"Alex is very fun-oriented in training, enjoys the group. The common, the social aspect is extremely important to him," says Urs Stöcker, "but he is still ambitious and goal-oriented. When he has decided on something, he wants to do it well and is not satisfied with half-measures." And we are already on the subject of the Olympics.
Three years ago, the German Alpine Association (DAV), in whose Erlangen section Megos is a member, approached him with the idea of competing in the Olympics, offering to introduce him to this new and yet very different form of climbing via World Cups. Megos hesitated.
The Olympic competition format, a combined triple competition of speed, lead and bouldering, which has been controversial for years and quite rightly so, does not appeal to him either, as it does to all rock climbers, who are noticeably and visibly unfamiliar with the discipline of speed.
Stöcker started his work in April 2017. About Megos' decision pro Olympia he says: "Alex has come to terms with the format, still doesn't think it's great, can't identify with speed climbing, but sees it as a cool challenge, a cool project to compete at the Olympia.He has all the physical skills, but now he has to train for the specifics of plastic climbing, gain experience with the grip shapes and the special movements. Getting his skills from the rock to the wall: that's the crux. How does he get the power efficiently onto the plastic holds so that the movement and tactics are right afterwards? A lot of work in the technical-tactical area."
Megos felt his way up, became European bouldering vice-champion in 2017, won his first lead World Cup in 2018 and later World Cup bronze and last year World Cup silver in lead - the latter meant qualification for the Olympics. Today he says: "The Olympics is a chance for our sport. Even if it's not my format, I'll give it a try."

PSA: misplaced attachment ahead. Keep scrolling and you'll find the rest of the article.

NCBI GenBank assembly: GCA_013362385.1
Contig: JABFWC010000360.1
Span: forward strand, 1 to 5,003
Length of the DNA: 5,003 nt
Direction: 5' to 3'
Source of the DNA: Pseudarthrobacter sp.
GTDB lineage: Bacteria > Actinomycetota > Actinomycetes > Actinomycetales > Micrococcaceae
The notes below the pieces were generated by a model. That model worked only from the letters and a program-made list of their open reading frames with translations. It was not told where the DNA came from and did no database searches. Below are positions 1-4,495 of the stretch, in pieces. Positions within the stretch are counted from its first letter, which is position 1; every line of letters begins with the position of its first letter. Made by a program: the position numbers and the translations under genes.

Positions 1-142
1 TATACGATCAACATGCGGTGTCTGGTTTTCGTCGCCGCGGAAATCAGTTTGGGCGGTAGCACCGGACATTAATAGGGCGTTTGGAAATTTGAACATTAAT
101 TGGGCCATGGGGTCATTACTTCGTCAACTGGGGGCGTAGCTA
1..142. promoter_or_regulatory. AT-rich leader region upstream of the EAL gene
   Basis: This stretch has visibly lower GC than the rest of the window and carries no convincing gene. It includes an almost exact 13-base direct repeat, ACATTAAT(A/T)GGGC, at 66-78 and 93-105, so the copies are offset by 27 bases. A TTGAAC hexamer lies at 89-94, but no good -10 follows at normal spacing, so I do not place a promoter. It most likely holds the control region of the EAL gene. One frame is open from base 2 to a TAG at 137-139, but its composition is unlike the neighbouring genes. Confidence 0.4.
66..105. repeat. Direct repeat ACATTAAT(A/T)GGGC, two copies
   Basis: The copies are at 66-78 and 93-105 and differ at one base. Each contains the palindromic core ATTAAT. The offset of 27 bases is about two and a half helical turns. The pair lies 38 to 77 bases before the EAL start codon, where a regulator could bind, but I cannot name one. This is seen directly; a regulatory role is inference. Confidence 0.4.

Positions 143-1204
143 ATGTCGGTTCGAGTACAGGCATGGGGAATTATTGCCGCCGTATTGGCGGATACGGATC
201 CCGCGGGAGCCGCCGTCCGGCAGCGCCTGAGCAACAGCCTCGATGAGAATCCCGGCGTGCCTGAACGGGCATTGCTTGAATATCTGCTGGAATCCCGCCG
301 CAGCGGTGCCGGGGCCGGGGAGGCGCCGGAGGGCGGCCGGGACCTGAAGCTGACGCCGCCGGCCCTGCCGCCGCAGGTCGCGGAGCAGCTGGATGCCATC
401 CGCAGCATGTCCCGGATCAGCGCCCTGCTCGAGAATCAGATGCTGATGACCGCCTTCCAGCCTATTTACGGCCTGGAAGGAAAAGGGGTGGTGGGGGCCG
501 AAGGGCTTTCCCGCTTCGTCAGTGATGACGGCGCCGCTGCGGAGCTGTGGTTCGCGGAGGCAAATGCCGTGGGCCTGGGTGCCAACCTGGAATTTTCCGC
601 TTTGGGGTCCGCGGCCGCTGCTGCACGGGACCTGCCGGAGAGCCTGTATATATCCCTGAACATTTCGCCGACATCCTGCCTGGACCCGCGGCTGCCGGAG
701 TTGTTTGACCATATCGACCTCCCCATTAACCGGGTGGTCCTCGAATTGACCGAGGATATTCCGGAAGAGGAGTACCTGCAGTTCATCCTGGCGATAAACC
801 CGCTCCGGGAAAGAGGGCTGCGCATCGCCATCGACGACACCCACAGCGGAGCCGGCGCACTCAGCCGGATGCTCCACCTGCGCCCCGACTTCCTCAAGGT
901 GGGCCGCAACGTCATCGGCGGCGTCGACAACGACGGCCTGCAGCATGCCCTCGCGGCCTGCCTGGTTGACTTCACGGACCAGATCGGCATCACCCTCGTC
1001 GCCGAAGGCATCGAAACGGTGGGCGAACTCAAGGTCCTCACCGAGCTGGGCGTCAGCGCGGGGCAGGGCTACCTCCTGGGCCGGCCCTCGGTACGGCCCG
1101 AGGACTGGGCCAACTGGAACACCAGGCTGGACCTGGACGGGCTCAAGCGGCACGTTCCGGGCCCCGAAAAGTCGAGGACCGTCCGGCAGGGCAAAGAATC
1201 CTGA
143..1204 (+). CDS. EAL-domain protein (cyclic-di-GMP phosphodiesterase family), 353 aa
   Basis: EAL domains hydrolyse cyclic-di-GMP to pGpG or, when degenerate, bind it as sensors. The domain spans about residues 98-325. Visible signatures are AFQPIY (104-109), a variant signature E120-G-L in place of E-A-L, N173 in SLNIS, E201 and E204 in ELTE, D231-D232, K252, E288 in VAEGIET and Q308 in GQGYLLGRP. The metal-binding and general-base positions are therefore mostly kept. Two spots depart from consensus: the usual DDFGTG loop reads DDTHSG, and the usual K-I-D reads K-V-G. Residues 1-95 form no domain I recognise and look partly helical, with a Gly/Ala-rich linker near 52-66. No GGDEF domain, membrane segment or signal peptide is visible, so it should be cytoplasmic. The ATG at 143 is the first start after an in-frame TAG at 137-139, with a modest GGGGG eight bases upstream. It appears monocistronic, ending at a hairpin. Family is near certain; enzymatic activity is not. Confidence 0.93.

The controversial format, which "will hopefully disappear afterwards," has "massively changed the competition scene in recent years," he says, adding that his hope is that "maybe soon there will be two or three medals in climbing."
Unlike on the rock, in the gym you only have one attempt at a competition, so you have to be able to deal with failure mentally, says Megos: "The more you fail, the better you get."In his YouTube videos, you can hear how he deals with failed attempts: He screams like a banshee. And when he has completed the route, he also screams like a banshee - all the tension has to go somewhere.
The tension will probably last until summer 2021 - if the postponed Tokyo Games can actually be held.
However, what will come after the Olympics for Alex Megosafter the Olympics is already clear for the national coach: "It depends on how much this Olympic fever infects him, but I assume that Alex will go back to the rock afterwards. He will always look for this balance between rock and competition."
And of course his limit, because in principle Alexander Megos only wants one thing: "To know how hard I can climb."